Edison, NJ – On Thursday, the Metuchen Edison Area Branch of the NAACP presented a program in recognition of Black History Month. At the meeting, the organization unveiled a commemorative stamp honoring performer, actor and dancer Gregory Hines. The event also featured a panel discussion, moderated by Chrystal McArthur, on the “The Great Migrations” referring to the history of migration by African Americans, Africans and Caribbeans . The panel explored the challenges, struggles, hopes, and dreams of migrants.
Drew Moore, a member of the Chapter, provided a historical overview of the migration, which he said began in significance after the Civil War and Emancipation. Mr. Moore also offered insight into the economic and social factors that fueled migration, especially between 1916 and 1970.
Frank McArthur, another panelist, shared a personal story. Mr. McArthur described his family’s journey from a farm in Collinston, Louisiana to San Francisco. He recalled his journey from a segregated South, where his early education was in a one room church school house, to an integrated environment in San Francisco. He also shared a painful memory of the death of his 19-year-old uncle who was reported in local papers as “jumping into the Ouachita Rivers.” It is still unexplained as to how his uncle was found weighted down with cement and with bruises on his face, explained Mr. McArthur.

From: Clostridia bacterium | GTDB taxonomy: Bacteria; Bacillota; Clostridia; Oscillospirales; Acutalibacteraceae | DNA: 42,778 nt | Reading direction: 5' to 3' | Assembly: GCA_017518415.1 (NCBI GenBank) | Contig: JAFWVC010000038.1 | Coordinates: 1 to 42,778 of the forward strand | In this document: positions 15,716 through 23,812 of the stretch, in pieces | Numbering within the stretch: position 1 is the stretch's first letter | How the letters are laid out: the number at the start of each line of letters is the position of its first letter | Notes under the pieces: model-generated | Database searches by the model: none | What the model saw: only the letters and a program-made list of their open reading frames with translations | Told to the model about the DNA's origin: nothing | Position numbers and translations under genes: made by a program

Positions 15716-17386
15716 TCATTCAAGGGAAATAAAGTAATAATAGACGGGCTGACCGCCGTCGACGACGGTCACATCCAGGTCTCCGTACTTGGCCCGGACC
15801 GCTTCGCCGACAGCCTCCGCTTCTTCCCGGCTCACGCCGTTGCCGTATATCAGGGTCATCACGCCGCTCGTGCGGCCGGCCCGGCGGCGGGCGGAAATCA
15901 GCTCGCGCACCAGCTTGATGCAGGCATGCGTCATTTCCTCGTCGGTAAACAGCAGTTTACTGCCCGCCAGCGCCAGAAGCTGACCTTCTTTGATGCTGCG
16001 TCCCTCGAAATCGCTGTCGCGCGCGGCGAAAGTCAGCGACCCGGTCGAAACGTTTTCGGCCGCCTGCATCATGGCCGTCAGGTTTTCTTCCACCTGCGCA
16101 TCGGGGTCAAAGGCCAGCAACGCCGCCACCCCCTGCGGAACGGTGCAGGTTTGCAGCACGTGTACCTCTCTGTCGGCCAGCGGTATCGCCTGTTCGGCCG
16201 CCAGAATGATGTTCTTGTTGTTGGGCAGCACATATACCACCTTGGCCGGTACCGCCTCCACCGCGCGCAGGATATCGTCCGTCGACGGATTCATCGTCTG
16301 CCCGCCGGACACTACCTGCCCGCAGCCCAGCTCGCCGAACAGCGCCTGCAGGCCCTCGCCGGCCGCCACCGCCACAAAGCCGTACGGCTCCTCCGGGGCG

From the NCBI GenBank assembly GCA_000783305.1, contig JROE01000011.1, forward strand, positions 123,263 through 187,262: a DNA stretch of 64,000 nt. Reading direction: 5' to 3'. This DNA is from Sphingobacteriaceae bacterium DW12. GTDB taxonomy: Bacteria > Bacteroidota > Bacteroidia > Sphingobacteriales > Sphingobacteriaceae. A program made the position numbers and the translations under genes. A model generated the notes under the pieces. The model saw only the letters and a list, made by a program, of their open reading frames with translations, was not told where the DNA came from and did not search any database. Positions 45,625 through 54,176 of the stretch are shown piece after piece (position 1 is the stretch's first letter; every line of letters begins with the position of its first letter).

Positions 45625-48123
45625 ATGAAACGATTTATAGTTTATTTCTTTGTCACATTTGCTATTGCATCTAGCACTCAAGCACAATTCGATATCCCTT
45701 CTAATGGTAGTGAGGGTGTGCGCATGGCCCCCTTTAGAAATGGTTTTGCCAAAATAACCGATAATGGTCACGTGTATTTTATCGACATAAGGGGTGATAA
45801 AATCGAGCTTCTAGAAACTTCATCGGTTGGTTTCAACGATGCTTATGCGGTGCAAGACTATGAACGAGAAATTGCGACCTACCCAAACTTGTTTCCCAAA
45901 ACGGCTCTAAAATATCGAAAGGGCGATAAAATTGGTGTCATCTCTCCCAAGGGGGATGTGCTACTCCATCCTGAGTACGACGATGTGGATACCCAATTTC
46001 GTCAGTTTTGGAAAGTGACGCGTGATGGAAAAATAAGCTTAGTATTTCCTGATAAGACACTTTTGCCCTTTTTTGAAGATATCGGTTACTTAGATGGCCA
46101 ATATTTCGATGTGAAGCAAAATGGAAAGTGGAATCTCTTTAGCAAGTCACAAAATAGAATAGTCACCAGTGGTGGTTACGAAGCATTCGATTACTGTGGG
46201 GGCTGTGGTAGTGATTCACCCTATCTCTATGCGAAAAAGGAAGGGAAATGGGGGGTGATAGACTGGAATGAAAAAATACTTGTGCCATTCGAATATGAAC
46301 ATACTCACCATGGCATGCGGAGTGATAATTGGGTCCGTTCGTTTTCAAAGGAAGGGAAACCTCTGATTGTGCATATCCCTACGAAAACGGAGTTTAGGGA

Dorothy Dunkley Thompson offered the perspective of migration from the Caribbean, including her own story of migrating from Jamaica. Ms. Thompson, who earned a Master’s degree after moving to the United States, compared Jamaica’s educational system with the system in the United States. She discussed the limited resources available in her native Jamaica, describing how her mother, a teacher, made toys and other educational aids out of cardboard.
The audience also heard the story of Jacob Nkellefeck, who left his native Cameroon, a West African nation of 18 million people, seeking asylum in 2004. He described his experiences in Cameroon, a nation mired in civil war. He was able to move his family to the United States in 2014, Mr. Nkellefeck explained, stating that his only hope is that his children will have a better life, with greater educational and career opportunities.